North Carolina Still Behind the Tar Heels

| Tom Jensen

PPP’s annual poll on the UNC/Duke basketball game finds the same thing it has all 8 years the poll has been conducted- residents of the state will be pulling for the Tar Heels on Saturday night. 41% of voters say they’re pulling for UNC to only 27% who support Duke. Those numbers are exactly identical to what we found last year.

This is a rare issue in North Carolina these days where we find Democrats and Republicans in agreement. Democrats (48/25) are pulling for the Tar Heels by a wider margin, but Republicans (38/28) put their support behind UNC as well. 

Roy Williams and Mike Krzyzewski have identical favorability ratings with North Carolina voters- 48% see them positively to 13% who hold a negative opinion of each of them. Those are numbers that any political figure in the state would die for. One thing that is particularly noteworthy is that fans of UNC and Duke respect the opposing team’s coach. 45% of Duke fans have a favorable opinion of Williams to 25% with a negative one, and an identical 45% of UNC fans have a favorable opinion of Krzyzewski to 25% with a negative one. For all that’s made of the hatred in the rivalry, there’s a good amount of mutual respect between the two school’s fan bases.

One finding on this poll is more important to UNC than whether people are rooting for them in a basketball game this weekend. 57% of North Carolinians say they consider UNC-Chapel Hill to be one of the best public universities in the country to only 19% who say they don’t think it is. Last year when we asked that question it was a 54/21 spread. That indicates the findings from the Wainstein Report haven’t done any further damage to UNC’s image within the state, and North Carolinians still hold it in pretty high regard as an institution. Even among Duke fans a 52/33 majority believes UNC to be one of the best public universities in the country.

Other notes from North Carolina:

-Thom Tillis continues to be the state’s most unpopular politician. Only 29% of voters approve of the job he’s doing to 40% who disapprove. Just like Kay Hagan, there’s not much indication that the effect of all the negative ads he was subjected to last year has worn off yet. One thing that can’t have done Tillis any favors was his comments last month about whether restaurant workers should have to wash their hands after using the bathroom. 96% of voters think they should be required to, compared to only 2% who don’t think so. It’s pretty unusual to find 96% of voters in agreement on just about anything.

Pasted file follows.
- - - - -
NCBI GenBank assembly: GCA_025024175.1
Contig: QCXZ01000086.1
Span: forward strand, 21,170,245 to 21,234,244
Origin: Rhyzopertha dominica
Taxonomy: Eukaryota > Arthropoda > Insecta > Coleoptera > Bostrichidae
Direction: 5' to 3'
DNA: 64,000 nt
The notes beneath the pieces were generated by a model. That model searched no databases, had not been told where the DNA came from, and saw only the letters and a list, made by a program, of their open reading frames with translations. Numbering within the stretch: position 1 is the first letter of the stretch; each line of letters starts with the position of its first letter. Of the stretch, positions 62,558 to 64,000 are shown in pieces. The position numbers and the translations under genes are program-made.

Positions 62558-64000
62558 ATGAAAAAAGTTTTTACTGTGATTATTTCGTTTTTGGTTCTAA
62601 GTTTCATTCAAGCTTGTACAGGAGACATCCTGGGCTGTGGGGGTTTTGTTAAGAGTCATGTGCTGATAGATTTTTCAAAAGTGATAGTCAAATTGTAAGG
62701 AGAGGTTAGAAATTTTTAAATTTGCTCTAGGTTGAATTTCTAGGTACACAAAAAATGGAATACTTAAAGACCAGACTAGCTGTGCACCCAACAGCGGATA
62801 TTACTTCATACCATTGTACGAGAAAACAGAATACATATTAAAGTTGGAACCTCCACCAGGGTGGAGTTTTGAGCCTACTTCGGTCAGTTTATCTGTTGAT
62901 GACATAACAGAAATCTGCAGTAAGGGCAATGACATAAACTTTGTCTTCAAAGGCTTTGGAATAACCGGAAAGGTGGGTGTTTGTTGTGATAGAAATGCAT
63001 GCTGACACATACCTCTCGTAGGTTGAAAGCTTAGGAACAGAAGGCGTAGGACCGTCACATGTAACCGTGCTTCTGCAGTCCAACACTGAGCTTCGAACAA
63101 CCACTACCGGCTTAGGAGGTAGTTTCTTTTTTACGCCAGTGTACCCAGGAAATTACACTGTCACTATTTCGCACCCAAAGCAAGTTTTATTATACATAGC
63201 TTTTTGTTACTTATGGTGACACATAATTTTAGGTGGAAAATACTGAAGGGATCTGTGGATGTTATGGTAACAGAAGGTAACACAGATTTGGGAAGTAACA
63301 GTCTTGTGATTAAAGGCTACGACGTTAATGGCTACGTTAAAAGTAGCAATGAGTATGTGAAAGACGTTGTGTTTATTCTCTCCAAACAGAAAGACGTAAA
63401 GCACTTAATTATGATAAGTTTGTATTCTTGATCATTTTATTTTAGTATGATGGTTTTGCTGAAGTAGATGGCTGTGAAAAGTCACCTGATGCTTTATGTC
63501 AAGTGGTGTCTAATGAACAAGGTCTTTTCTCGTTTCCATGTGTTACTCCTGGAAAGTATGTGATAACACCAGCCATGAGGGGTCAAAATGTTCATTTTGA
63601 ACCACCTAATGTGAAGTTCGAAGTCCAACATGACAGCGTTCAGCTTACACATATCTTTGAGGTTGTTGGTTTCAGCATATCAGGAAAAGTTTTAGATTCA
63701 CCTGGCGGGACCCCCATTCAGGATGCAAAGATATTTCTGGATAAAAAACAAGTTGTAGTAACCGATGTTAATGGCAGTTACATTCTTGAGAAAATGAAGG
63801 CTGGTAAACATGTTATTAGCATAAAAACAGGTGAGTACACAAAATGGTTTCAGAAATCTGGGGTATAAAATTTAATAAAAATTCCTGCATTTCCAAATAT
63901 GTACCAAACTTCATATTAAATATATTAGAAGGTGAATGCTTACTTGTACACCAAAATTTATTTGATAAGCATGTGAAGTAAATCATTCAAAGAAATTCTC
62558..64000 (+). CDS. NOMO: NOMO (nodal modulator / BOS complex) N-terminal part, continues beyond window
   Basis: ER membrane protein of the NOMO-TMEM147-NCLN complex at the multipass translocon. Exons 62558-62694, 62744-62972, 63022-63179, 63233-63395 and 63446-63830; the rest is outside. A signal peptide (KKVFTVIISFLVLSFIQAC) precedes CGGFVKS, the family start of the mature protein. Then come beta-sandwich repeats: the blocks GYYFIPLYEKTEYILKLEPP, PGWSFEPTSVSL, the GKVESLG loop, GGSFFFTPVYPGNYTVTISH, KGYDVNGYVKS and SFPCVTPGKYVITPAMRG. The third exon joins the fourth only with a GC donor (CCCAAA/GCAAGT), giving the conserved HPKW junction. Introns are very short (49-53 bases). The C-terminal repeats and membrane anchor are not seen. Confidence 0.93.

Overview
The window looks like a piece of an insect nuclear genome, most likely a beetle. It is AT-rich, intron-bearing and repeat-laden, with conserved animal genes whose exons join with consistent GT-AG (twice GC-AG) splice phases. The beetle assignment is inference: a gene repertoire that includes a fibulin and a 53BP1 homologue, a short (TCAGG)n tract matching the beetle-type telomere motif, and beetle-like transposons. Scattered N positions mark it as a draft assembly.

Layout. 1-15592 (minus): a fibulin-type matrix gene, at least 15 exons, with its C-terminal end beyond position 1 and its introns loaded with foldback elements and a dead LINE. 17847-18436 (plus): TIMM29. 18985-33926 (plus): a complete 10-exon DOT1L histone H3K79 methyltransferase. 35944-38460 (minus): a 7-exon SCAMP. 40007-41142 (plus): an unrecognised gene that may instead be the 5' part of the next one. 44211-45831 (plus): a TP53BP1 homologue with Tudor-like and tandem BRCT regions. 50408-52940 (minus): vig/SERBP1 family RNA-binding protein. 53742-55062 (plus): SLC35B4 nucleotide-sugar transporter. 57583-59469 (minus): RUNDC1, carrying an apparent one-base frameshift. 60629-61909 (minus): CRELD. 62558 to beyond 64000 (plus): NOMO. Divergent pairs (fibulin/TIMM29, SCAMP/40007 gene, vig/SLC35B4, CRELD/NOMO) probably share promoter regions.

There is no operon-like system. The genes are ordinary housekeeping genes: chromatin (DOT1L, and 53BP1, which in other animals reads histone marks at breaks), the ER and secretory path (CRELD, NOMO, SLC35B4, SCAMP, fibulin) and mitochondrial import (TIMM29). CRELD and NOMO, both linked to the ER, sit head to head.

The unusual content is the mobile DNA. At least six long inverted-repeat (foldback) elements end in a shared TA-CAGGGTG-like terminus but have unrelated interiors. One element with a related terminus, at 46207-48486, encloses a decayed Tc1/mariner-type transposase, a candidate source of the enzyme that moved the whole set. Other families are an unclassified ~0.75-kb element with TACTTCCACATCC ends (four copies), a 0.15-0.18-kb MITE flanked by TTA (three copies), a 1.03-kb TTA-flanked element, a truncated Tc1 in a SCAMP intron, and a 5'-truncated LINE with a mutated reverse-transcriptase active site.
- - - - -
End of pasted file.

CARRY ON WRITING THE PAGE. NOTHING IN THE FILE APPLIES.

-One of the issues being considered in the General Assembly right now is nonpartisan redistricting, and we find that 54% of voters in the state are supportive of that to only 13% who are opposed. There is support for the concept across party lines- independents (62/6), Democrats (59/12), and Republicans (42/19) are all in favor of it.

-There continues to be majority support in the state for Medicaid Expansion- 54% of voters support it to 31% who are opposed. It has overwhelming support from Democrats (79/11) and a plurality of independents support it as well (47/35).

-Only 21% of voters in the state agree with the Board of Governors’ decision to close down the UNC Poverty Center. 41% think it should remain open and 38% don’t have an opinion one way or another. Many have speculated it was shut down because Republican leaders didn’t like things Gene Nichol has written about the leadership in Raleigh. We found that only 17% of voters in the state have ever even heard of Nichol (and about 15% of voters will say they’ve heard of just about any name you throw at them on a poll.) So Nichol really isn’t much of a threat to them.

-The General Assembly’s approval rating last month was at a higher than normal 23%, but coming back into town seems to have taken care of that. Now just 18% of voters say they approve of the job it’s doing to 56% who disapprove. The Democrats (-14 favorability at 33/47) and Republicans (-13 favorability at 36/49) are about equally unpopular with voters in the state. Democrats lead the generic legislative ballot 43/42, reflective of the close divide we tend to find in the state.

Full results here

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